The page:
Chiral quantum optics: A new research field with bright perspectives January 31st, 2017

Discoveries

Information storage with a nanoscale twist: Discovery of a novel rotational force inside magnetic vortices makes it easier to design ultrahigh capacity disk drives March 28th, 2017

A big leap toward tinier lines: Self-assembly technique could lead to long-awaited, simple method for making smaller microchip patterns March 27th, 2017

Laser activated gold pyramids could deliver drugs, DNA into cells without harm: Microstructures create temporary pores in cells March 27th, 2017

Researchers make flexible glass for tiny medical devices: Glass can bend over and over again on a nanoscale March 27th, 2017

Announcements

Information storage with a nanoscale twist: Discovery of a novel rotational force inside magnetic vortices makes it easier to design ultrahigh capacity disk drives March 28th, 2017

ATTOPSEMI Technology Joins FDXcelerator Program to Deliver Advanced Non-Volatile Memory IP to GLOBALFOUNDRIES 22 FDX Technology Platform: Leading-edge I-fuse brings higher reliability, smaller cell size and ease of programmability for consumer, automotive, and IoT applications March 27th, 2017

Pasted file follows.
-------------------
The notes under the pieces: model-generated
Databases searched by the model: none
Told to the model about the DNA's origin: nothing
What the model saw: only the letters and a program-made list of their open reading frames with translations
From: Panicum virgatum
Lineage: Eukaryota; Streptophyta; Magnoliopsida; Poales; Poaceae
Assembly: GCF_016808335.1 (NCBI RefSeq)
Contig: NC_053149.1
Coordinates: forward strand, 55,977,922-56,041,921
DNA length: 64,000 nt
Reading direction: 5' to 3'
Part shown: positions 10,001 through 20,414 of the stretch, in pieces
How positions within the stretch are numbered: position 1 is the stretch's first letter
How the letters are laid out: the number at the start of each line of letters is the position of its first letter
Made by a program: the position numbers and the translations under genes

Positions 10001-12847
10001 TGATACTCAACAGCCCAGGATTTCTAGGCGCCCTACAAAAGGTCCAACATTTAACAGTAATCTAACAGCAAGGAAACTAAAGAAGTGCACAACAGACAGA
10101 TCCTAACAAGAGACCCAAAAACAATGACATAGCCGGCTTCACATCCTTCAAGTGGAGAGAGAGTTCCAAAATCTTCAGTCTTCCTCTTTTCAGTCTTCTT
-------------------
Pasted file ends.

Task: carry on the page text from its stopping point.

Leti and HORIBA Scientific to Host Webinar on Ultrafast Characterization Tool: Plasma Profiling Time-of-Flight Mass Spectrometer Tool Cuts Optimization Time In Layer Deposition and Fabrication of Wide Range of Applications March 27th, 2017

Laser activated gold pyramids could deliver drugs, DNA into cells without harm: Microstructures create temporary pores in cells March 27th, 2017

Quantum Dots/Rods

Particle Works creates range of high performance quantum dots February 23rd, 2017

Strem Chemicals and Dotz Nano Ltd. Sign Distribution Agreement for Graphene Quantum Dots Collaboration February 21st, 2017

Carbon dots dash toward 'green' recycling role: Rice scientists, colleagues use doped graphene quantum dots to reduce carbon dioxide to fuel December 18th, 2016

Two electrons go on a quantum walk and end up in a qudit: Russian scientists find a way to reliably connect quantum elements December 13th, 2016

Quantum nanoscience

The speed limit for intra-chip communications in microprocessors of the future January 23rd, 2017

First experimental proof of a 70 year old physics theory: First observation of magnetic phase transition in 2-D materials, as predicted by the Nobel winner Onsager in 1943 January 6th, 2017

Quantum simulation technique yields topological soliton state in SSH model January 3rd, 2017

Diamonds are technologists' best friends: Researchers from the Lomonosov Moscow State University have grown needle- and thread-like diamonds and studied their useful properties December 30th, 2016

NanoNews-Digest
The latest news from around the world, FREE



  Premium Products
NanoNews-Custom
Only the news you want to read!
 Learn More
NanoTech-Transfer
University Technology Transfer & Patents
 Learn More
NanoStrategies
Full-service, expert consulting
 Learn More











ASP
Nanotechnology Now Featured Books




NNN

The Hunger Project